A defendant in four separate motor vehicle actions resulting from the same action had been defended by counsel retained by his insurer. The insurer paid out its limits in full settlement of three of the claims and partial settlement of the fourth. The fourth action was to continue against the defendant and the lawyer applied to get off the record. The court granted the order, holding that to require insurers to continue to defend an action against their insured after paying out the policy limits would discourage settlement of actions.
Dominion of Canada General Insurance Co. v. Kingsway General Insurance Co.  O.J. No. 811, February 24, 2011, Ontario Superior Court of Justice, H.S. Arrell J.
The defendant in the underlying action was the operator of a vehicle involved in a very serious single car accident where four individuals were either killed or badly injured. Four separate actions were commenced against the defendant, who was insured by Kingsway General Insurance Co.
Kingsway retained counsel to represent the defendant in the four actions. At mediation, Kingsway tendered the full limits of its policy and this was accepted on a pro-rata basis on the consent of all the plaintiffs. The plaintiff in the fourth action had also sued her own insurer, Dominion of Canada General Insurance Co., with whom she had underinsurance coverage with limits of $1,000,000. Dominion attended the mediation and signed the Minutes of Settlement, but did not contribute financially to the settlement. The settlement between this plaintiff and the defendant provided that her action could continue against Dominion, and that Dominion in turn would get an assignment of the judgment so it could seek contribution from the defendant personally. It was conceded that this plaintiff's claim would well exceed the insurance available from the defendant's policy.
The counsel retained by Kingsway to defend its insured brought this application to get off the record following the settlement at mediation. Kingsway argued that it had defended its insured to the extent required under the policy and that, as it had paid out 100% of its policy plus costs to each of the plaintiffs, there was no further possibility of any additional indemnity payment available and no further duty to defend. Dominion argued that Kingsway's duty to defend under the policy continued as long as Dominion's insured, the defendant, was exposed in a lawsuit, even if that exposure was only in a personal capacity.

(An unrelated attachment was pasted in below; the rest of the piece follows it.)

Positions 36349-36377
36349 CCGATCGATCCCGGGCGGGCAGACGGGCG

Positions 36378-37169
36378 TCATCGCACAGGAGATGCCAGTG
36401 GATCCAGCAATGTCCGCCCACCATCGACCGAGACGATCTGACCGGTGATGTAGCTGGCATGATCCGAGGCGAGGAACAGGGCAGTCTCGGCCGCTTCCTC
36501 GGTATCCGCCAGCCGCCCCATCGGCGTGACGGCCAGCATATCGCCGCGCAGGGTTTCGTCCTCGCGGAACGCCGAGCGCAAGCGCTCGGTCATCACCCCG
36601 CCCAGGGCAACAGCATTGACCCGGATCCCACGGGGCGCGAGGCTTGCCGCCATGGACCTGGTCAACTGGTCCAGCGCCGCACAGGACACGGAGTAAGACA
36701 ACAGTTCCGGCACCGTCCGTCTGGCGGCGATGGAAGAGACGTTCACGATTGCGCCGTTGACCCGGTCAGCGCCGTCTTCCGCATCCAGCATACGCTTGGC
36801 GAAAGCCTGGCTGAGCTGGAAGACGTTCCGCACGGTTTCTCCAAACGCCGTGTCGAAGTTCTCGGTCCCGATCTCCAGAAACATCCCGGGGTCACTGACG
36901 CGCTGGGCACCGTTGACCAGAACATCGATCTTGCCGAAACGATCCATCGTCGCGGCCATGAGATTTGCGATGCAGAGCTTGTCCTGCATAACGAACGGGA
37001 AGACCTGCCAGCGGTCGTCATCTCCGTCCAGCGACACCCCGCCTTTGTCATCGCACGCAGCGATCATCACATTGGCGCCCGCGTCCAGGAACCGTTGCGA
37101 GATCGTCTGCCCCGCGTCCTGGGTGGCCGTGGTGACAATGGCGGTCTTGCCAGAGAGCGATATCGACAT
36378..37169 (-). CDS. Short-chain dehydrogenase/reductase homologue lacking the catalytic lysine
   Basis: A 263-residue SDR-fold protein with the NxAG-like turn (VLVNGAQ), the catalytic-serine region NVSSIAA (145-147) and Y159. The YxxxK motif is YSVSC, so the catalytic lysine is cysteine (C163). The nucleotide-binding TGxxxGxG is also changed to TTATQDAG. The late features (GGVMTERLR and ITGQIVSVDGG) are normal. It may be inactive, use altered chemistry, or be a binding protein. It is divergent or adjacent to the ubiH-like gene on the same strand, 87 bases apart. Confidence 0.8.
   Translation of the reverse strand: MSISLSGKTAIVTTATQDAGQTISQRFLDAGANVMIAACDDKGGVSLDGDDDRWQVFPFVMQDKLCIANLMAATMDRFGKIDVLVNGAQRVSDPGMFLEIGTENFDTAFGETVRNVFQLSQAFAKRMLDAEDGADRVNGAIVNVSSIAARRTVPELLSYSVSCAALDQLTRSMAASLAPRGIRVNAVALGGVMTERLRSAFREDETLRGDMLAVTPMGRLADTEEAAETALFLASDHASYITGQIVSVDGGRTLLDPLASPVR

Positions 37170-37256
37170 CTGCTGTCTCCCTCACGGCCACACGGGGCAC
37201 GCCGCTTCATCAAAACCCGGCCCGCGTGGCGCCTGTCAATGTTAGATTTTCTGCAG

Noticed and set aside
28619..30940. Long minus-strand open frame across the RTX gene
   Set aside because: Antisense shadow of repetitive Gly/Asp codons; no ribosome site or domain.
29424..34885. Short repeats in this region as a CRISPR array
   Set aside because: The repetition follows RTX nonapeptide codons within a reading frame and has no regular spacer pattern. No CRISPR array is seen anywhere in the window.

The relevant section of the Ontario Automobile Policy provided that if an insured is sued, the insurer "will hire lawyers at our expense and cover all costs of your defence in court". However, the policy also provided that the insurer had the unfettered right to settle a case up to the policy limits at its sole discretion, and also stated:
If you are sued for more than the limits of your policy, you may wish to hire, at your costs, your own lawyer to protect yourself against this additional risk.
The motions judge concluded that there was nothing in the Ontario Automobile Policy that obliged an insurer to continue to defend an insured when it had paid its limits and costs in full. The judge also reviewed the relevant case law, and held that it was clear that there is no duty to defend if there is no possibility of a duty to indemnify. In this case, it was conceded that there was no possibility of any remaining duty to indemnify on Kingsway's part. To hold that Kingsway must continue to defend and pay all defence costs, which would benefit only Dominion, would be illogical and fly in the face of encouraging primary insurers to enter into timely resolution of cases. In the result, the court held there was no further duty for Kingsway to provide a defence to its insured.
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